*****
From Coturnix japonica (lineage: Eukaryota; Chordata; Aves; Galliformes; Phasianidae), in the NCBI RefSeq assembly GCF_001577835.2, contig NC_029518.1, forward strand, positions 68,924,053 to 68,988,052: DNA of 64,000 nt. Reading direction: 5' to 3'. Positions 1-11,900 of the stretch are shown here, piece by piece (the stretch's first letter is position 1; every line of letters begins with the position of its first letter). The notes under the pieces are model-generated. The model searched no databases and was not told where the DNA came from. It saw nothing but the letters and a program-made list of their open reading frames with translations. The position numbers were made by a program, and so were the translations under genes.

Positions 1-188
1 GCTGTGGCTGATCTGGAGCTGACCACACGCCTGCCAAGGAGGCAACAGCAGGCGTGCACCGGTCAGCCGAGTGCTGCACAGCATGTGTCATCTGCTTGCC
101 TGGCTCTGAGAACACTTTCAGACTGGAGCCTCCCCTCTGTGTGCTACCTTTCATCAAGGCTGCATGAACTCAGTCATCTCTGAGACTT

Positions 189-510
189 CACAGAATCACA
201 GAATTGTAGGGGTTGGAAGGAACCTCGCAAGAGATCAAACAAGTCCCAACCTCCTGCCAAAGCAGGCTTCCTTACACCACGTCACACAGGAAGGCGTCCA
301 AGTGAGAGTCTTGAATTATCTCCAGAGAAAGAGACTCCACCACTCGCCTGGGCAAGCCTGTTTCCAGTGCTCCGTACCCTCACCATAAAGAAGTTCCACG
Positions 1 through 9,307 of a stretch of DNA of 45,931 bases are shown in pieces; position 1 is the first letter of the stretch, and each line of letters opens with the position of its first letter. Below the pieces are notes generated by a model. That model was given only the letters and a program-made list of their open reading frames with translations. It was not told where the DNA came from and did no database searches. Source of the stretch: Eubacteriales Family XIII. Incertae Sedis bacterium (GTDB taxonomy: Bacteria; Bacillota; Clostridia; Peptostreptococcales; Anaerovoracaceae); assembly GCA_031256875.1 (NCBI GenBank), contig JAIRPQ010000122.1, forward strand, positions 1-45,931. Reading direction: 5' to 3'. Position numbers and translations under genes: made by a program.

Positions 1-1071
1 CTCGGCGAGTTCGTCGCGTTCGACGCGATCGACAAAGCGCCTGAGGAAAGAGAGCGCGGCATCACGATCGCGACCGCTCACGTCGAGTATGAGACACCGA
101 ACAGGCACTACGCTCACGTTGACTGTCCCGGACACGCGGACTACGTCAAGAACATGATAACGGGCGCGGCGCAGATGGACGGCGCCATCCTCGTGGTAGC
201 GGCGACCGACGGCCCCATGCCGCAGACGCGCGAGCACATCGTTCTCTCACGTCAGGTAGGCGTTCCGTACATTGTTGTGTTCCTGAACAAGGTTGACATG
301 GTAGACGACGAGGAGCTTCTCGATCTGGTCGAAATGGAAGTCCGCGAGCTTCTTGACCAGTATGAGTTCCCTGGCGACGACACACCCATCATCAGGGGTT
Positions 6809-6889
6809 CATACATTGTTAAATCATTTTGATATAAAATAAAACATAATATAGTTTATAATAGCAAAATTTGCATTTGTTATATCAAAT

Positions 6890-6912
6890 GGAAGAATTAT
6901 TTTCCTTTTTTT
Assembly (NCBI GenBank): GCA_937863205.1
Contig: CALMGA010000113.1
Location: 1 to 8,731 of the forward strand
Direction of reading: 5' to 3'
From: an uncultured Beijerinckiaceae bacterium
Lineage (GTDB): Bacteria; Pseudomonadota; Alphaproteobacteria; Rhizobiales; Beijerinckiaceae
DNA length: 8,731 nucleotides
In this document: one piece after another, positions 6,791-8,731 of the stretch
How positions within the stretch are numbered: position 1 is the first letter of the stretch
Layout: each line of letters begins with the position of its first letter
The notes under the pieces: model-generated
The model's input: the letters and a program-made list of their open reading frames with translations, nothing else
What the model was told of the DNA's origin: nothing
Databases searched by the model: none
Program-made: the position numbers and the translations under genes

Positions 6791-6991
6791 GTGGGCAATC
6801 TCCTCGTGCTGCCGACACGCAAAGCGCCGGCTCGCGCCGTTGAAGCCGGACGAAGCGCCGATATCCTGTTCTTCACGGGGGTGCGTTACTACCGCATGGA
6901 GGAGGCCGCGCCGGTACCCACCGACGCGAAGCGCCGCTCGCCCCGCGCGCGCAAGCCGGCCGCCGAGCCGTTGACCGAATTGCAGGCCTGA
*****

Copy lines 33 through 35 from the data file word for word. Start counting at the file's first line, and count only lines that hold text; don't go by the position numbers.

Databases searched by the model: none
Program-made: the position numbers and the translations under genes

Positions 6791-6991